In more than a decade working as a security officer, Romisha Jones has watched her co-workers struggle to make ends meet — or just afford a place to live.

“We protect some of the richest buildings,” said Jones, who works in downtown Minneapolis but lives in St. Paul. “And you would think that we would be able to have a safety net to go home to, to relax our head just like the owner does.”

Jones was among dozens of security officers, janitors and union organizers who marched through the downtown St. Paul skyway to City Hall on Monday afternoon to draw attention to workers’ experiences with wage theft and unpaid sick time.

The Legislature passed a law this year that makes wage theft a felony, and both St. Paul and Minneapolis require employers to offer paid sick time, but workers say they’re still working while sick or not being paid their full earnings.

Joining the demonstrators was Rep. Erin Murphy, D-St. Paul, who is running for state Senate. She said there’s “a tremendous amount of work to do” at the state level to protect workers, including raising the state minimum wage.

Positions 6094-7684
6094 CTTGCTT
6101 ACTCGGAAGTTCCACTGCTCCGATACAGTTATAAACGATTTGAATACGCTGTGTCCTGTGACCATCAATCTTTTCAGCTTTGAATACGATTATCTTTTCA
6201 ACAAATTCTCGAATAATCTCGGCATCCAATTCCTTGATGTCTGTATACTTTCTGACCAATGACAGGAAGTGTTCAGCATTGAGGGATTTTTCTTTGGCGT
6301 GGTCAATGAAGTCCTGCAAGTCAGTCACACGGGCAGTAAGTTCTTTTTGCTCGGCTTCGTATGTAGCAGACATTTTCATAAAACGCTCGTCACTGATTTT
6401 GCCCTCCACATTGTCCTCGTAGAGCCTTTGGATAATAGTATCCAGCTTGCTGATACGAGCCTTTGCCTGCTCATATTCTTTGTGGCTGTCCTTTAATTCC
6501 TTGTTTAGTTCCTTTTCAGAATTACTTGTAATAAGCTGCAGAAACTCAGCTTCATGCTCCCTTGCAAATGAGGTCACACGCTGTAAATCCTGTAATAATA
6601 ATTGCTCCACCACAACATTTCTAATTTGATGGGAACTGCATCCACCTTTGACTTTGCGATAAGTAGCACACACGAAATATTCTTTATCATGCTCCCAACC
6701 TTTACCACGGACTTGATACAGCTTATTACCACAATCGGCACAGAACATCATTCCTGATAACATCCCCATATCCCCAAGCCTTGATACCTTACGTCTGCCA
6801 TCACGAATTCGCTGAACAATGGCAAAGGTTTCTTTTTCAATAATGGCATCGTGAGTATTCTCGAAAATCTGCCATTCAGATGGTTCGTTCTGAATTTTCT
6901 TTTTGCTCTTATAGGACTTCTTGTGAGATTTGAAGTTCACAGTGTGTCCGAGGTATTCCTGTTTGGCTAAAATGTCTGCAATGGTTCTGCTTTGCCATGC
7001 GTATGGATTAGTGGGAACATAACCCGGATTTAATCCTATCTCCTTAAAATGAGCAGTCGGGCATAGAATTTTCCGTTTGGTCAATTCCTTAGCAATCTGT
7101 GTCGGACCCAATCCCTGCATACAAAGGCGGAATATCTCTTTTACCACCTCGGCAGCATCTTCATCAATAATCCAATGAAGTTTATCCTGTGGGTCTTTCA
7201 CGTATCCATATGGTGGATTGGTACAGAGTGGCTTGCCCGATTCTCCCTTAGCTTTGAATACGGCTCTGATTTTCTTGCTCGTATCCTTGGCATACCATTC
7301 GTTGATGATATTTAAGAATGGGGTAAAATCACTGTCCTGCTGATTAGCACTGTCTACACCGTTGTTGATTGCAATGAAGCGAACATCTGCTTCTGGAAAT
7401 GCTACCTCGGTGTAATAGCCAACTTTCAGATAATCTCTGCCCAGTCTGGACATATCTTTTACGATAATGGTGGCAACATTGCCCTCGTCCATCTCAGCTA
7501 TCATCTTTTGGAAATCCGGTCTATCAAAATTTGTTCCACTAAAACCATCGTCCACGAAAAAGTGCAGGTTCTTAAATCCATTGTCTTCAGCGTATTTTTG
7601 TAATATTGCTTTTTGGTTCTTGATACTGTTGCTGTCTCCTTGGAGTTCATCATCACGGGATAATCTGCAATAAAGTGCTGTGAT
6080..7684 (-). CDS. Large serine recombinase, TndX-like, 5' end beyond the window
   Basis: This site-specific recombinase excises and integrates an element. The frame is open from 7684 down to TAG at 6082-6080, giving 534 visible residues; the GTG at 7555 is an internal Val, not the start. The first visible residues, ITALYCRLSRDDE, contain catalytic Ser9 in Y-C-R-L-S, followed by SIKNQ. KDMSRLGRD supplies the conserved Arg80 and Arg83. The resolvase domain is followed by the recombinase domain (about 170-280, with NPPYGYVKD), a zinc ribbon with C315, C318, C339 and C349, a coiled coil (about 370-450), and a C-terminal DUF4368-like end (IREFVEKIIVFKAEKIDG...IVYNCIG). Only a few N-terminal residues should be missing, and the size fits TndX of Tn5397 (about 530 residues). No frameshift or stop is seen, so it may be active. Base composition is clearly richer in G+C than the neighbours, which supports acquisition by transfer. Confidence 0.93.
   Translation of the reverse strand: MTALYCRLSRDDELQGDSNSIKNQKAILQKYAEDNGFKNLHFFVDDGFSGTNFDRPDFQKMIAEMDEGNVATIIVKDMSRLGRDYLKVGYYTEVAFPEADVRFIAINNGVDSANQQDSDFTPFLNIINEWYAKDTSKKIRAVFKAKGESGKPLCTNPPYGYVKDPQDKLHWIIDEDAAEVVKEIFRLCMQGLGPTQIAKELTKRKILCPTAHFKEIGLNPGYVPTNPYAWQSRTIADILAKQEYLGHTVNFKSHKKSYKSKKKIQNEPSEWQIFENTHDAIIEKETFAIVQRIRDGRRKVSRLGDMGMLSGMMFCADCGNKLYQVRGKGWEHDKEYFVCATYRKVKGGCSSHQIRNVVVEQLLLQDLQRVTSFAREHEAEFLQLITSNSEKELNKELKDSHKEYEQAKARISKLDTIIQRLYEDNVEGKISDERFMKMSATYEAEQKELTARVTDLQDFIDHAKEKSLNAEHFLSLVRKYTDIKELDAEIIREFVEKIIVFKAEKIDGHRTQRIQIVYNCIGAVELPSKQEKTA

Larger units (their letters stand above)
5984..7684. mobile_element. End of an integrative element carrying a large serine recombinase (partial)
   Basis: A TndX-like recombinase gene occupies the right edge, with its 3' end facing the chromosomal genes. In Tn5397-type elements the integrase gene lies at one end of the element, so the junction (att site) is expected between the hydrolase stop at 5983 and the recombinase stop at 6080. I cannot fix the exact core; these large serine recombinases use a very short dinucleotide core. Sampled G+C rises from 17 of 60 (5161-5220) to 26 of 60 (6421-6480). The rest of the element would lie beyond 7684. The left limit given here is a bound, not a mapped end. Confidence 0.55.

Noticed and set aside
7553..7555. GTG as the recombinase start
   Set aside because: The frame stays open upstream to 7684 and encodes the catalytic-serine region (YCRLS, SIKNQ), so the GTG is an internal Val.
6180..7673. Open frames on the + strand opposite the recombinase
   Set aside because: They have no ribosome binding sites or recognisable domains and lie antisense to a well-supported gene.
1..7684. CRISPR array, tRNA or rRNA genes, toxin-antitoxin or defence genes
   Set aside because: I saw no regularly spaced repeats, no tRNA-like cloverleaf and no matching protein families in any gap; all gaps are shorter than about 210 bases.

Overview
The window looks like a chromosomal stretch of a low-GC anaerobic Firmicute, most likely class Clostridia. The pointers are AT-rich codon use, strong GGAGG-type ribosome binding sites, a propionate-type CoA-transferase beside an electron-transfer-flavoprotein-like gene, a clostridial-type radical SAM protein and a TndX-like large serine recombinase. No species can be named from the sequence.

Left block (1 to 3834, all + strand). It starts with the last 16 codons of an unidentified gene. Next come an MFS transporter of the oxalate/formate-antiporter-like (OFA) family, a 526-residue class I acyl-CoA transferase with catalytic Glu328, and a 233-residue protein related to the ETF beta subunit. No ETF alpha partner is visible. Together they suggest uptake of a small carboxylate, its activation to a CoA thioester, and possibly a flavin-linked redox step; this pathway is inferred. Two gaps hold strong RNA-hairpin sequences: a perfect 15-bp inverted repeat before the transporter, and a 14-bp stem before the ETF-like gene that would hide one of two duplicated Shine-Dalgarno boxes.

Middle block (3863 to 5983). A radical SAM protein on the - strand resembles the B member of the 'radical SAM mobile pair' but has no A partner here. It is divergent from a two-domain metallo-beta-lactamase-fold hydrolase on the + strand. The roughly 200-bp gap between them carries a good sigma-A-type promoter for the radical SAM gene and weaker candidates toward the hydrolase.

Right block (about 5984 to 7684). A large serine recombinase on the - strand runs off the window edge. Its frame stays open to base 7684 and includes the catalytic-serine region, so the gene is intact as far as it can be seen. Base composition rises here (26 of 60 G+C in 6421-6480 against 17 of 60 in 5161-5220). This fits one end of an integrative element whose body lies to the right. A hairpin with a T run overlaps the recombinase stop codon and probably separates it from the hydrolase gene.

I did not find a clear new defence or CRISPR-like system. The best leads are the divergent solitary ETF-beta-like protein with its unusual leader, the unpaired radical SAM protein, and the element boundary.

“I think when people go to work they should expect to earn a wage that supports their families,” Murphy said, “and they should expect conditions that are predictable and reliable so that they can do their jobs and live their lives and be with their families.”

The demonstration was organized by SEIU Local 26 and coincided with union contract negotiations and an ongoing legal fight with Madison Equities, downtown St. Paul’s largest private property owner.

In October, SEIU released a statement and posted fliers saying Madison Equities avoided paying overtime wages by having security guards submit their hours to separate companies. Madison Equities sued the SEIU and former security officer Chris Lewis, saying that the wage theft allegations were false and defamatory.

“This is why having unions is so important, and the fact that this could have happened to any one of us,” Lewis told the crowd gathered in front of City Hall.

Lewis filed a retaliation complaint with the state Attorney General’s Office, which served Madison Equities and related LLCs with a civil investigative demand related to the wage theft allegations in October. Attorneys for Madison Equities responded with a motion for a protective order.

Ramsey County Judge Sara Grewing took the issue under advisement after a hearing last week.